Over the next few weeks, with great help from the NGO, we extensively visited the remotest of villages within Ladakh; from Leh to Kargil and the valleys that lay in between and beyond, of Suru and Sham, of Shyok and Nubra. The key challenge with an arid land like Ladakh lies in the seasonality of agriculture and irrigation. For more than half of the year, the land remains covered with snow. Realising this, LEDeG has over the past several years, invested in developing alternative sources of energy, irrigation and water distribution across Ladakh.
And, we had set to gauge (and if possible, measure) the impact of these interventions. We met several families. In some places, the interventions had massively helped farmers to the extent that they could now buy multiple cars and in others, only modestly. We met farmers who loved the machines provided by LEDeG, and those whose cattle, houses, and trees (and hence wood that is a crucial commodity here) could all in some way be linked, even if indirectly, to the aid and support provided by our NGO. We surveyed them, chatted with them, ate with them and stayed with them in their homes.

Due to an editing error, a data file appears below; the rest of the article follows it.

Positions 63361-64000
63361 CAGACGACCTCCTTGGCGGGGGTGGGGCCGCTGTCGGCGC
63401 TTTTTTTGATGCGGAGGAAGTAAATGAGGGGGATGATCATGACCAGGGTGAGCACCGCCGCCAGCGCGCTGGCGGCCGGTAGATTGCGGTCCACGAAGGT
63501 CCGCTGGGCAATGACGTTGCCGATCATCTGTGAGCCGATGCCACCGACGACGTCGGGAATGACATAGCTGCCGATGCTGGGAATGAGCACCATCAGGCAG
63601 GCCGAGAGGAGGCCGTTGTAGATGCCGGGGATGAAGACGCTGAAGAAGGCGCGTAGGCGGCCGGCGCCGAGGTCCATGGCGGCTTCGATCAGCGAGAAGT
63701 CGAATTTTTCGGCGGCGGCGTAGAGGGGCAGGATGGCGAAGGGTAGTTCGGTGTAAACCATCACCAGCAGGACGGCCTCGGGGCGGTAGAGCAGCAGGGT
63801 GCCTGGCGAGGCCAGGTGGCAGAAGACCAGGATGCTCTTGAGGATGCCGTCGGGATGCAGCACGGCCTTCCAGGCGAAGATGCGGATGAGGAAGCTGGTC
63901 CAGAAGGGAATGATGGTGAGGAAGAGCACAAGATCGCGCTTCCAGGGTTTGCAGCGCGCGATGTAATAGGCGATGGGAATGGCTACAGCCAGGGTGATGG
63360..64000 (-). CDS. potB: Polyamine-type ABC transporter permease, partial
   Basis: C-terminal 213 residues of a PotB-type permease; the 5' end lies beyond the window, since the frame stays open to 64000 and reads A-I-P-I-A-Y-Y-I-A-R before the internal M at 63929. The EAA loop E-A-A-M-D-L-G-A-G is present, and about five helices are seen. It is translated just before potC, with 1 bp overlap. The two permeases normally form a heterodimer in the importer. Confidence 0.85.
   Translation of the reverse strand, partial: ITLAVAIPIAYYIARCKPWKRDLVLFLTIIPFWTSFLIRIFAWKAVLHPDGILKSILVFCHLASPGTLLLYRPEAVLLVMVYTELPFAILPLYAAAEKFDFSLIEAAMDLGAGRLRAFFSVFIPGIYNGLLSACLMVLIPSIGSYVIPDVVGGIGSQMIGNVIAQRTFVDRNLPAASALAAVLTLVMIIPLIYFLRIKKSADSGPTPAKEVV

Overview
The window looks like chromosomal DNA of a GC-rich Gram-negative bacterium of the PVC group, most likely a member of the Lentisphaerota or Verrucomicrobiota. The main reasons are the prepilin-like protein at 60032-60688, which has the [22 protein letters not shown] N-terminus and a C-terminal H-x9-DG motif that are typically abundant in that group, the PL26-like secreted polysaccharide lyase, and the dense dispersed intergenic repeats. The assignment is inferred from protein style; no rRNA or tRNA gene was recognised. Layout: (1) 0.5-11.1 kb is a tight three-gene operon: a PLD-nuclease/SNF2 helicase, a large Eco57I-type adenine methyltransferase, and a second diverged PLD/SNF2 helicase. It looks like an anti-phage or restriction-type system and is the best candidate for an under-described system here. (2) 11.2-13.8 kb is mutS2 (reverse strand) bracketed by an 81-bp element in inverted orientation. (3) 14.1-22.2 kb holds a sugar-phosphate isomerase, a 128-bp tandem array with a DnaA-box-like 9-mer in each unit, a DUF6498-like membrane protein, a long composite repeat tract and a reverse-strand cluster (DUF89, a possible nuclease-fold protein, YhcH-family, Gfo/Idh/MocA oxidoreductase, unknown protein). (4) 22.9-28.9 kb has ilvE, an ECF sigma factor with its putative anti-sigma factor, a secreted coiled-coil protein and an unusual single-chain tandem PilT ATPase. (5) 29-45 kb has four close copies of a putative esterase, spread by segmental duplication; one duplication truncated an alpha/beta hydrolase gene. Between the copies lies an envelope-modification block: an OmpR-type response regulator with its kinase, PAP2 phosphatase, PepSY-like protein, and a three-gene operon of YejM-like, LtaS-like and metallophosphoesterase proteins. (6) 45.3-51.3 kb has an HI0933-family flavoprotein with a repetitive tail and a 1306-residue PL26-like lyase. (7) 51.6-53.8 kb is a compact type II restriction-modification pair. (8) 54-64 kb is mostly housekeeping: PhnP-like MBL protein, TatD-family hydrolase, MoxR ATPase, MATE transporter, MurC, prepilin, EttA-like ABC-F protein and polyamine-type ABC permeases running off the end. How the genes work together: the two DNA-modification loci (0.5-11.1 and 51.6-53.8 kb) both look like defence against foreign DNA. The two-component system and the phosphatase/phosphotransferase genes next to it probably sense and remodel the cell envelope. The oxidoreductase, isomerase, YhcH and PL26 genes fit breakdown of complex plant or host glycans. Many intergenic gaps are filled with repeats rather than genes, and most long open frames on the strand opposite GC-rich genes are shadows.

There were the other experiences, which were difficult to measure in counts of cattle and houses. Like the moment when we met the residents of a village which had ended up being in a different nation at the end of one of the Indo-Pak wars. Borders mean little here. If you ask them, “Which nation do you prefer?”, they don’t have an answer. But then, if we had been the ones facing the brunt of enemy shells in three different wars, would we be left with any answers?
But most probably, you’ll come back with much more, with the understanding of how people in a far off land, with little access to even electricity, leave aside cinema, live their lives with such grace and contentment. How, in spite of gathering their own wood and walking miles to collect water each time they want to wash their clothes, they don’t complain and how money is just a small part in a community that somehow just knows how to greet every visitor with a smile, whatever the difficulties.
The Happiest People
Lots to learn? Yes. Visit them once. More than anything else, you’ll come back with the experience of a life time.
This article was originally published with The Alternative